3. Shannon says:

    I find that many people are traditional and just can’t think outside the box. And it’s really kind of sad. But that’s their problem. So what if their ignorance is expressed as dismissiveness and outright condescension. We know that we’ll get the last laugh!

    It’s also fun to watch their attitude change when you talk about being able to travel when you want — and for how long you want. I took a 10-day trip last Christmas, several 4 and 5 day trips this year, and just spent 9 days away recently. Try doing that with a “traditional” job.

  4. Tashana says:

    You just have to love the ignorance of some people, especially some of our young people. When I hear stuff like this and I think of all the research I’ve done on Gen Ys or Millennials, I ask myself, “what are they teaching these kids?” They are coming out of college, high school, where ever totally unprepared for what success even looks like. What’s even more amazing is that Gen Yer’s are thought to be so much more technologically savvy that employers will have to conform and relax some of their old corporate habits in order to appease Gen Y. WHAT! I talk to college students on the regular and I can honestly say that a very small percentage of them even know what blogging is and/or it’s benefits. Next time she sees you it will be in your RV while she’s sitting in some hot office trying to make a name for herself . These kids will never learn.

  5. Laura says:

    There you go! lol

    Seriously, as long as you’re happy with what you do, your family appreciates your efforts and your bank account is growing…what or who else matters? 😉

    Have a great day, Felicia!

  6. Laura says:

    I understand your frustration. We’ve all been there. However, I think we can avoid “being there” again if we stop valuing opinions. No one else has the power to validate…or invalidate…what we do unless we hand that power over to them. When we stop doing so, the problem solves its self.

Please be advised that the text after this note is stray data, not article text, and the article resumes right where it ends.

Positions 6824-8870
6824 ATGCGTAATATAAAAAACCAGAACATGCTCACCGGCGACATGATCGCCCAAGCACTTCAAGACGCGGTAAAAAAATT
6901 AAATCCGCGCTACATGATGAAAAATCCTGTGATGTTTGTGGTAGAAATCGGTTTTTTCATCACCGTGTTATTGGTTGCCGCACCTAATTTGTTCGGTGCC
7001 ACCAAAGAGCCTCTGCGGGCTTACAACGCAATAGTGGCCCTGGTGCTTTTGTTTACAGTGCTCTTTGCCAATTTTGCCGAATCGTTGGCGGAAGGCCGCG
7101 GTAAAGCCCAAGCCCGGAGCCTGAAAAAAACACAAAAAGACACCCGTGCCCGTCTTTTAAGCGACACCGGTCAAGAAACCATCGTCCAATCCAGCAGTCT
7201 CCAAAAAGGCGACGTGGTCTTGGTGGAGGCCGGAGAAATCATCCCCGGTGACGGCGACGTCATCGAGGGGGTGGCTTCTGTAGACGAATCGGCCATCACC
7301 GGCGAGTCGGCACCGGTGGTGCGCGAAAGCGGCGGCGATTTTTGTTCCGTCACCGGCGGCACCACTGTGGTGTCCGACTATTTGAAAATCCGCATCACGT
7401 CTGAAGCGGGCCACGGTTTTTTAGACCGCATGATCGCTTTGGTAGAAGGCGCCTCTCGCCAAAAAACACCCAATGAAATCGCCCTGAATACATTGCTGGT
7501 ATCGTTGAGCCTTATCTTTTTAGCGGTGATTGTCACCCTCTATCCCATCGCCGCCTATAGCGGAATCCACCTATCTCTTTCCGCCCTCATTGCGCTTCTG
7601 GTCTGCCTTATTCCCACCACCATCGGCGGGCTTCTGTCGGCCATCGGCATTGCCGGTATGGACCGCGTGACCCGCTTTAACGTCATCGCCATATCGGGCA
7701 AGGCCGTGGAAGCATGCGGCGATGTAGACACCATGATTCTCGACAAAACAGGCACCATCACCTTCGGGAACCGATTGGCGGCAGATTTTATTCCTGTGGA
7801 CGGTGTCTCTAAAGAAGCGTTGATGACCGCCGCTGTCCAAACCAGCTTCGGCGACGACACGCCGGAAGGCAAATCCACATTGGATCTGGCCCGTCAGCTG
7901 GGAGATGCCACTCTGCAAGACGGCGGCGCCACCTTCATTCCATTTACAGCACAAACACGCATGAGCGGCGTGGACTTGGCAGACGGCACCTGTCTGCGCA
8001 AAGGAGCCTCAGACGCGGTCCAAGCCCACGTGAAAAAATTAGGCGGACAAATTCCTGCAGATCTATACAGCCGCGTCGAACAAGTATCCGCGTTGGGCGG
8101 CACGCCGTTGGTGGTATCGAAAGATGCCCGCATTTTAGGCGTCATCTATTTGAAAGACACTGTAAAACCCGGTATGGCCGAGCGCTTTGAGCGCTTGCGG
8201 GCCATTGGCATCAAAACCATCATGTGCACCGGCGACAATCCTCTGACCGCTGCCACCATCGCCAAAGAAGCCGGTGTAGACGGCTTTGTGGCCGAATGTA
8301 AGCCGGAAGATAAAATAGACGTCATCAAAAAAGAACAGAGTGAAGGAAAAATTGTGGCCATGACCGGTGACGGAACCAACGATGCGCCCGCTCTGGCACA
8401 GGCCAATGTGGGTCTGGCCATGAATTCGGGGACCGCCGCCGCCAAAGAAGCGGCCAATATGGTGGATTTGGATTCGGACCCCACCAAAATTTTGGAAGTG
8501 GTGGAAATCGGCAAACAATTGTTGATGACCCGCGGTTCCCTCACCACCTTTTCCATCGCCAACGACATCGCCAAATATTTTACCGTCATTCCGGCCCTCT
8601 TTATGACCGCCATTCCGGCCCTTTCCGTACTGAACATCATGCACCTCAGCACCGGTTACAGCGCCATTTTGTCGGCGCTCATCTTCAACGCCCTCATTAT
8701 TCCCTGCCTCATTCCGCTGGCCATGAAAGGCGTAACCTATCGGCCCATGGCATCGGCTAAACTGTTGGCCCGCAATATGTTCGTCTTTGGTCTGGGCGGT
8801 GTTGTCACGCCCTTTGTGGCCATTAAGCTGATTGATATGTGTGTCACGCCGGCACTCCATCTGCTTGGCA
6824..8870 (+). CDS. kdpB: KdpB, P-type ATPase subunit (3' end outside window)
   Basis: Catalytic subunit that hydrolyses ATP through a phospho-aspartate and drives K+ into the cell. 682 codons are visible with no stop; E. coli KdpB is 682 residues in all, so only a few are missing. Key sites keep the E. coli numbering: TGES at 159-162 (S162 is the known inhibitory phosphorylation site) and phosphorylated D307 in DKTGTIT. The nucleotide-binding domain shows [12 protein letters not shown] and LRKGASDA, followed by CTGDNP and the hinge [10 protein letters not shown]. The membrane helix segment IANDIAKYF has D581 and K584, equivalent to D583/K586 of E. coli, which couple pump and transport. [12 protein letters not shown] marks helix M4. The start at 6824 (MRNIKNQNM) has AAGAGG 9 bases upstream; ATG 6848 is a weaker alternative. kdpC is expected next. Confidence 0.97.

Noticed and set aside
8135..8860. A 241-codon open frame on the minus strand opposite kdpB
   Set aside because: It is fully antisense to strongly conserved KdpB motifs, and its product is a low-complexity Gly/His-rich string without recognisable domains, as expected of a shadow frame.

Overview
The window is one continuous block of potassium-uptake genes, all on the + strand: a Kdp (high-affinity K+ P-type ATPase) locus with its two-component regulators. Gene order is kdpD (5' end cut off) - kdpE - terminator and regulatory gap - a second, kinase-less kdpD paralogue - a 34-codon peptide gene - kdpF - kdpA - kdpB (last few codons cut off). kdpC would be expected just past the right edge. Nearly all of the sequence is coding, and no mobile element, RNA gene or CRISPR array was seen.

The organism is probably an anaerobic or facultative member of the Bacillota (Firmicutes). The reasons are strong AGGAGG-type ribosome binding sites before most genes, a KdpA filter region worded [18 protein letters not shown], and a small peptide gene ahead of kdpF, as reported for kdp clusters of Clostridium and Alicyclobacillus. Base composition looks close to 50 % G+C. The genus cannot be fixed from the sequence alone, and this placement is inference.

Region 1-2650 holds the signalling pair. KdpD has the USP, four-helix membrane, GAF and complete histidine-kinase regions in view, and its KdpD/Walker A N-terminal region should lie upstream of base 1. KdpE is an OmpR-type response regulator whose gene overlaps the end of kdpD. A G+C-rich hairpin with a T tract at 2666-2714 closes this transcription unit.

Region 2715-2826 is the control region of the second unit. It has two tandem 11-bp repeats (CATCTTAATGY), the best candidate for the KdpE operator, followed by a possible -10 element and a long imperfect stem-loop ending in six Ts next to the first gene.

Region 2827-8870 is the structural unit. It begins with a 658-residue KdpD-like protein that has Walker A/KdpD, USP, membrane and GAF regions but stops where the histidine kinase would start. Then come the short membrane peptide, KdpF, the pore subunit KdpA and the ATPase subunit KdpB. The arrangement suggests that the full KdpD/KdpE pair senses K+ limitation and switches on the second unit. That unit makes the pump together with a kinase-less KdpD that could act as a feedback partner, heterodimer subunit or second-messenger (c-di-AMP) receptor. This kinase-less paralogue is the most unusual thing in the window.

7. Lisa Russell says:

    I think people dismiss us because A- they think we’re trying to sell them something or B- the idea of making money this way totally flies in the face of the mainstream belief that one needs a job, from an employer, and that in order to make any “real” money, you need a degree, etc.

    So it’s all about fear. They’re afraid that they’re wasting their lives away working by the hour and our approach is dangerous to their mindset. They MUST believe it’s a scam in order to maintain their current heading.

  8. LOL – just had a whinge about the same thing on my own site! I get the “are you still playing online” thing from so-called friends not just strangers – in fact the strangers tend to me supportive. I don’t call myself a writer (I’m not) – but trying to explain that I make money from advertising on websites… – I usually just settle for website designer – then they want to know how many clients I have *sigh*. IF you give a damme about what people think of you you won’t get far in this game (or any entrepreneurial business I suspect)

  9. Moki of Moki's Fanfiction Blog says:

    Wow, that’s just crazy. Luckily I’ve never been scammed by one of these people but scamming aside, we’re still talking about an ignorant young woman. Here she is going door to door and LYING for her living and she dares to make fun of your career??

    Some people have an amazing amount of nerve.


  10. Mandy says: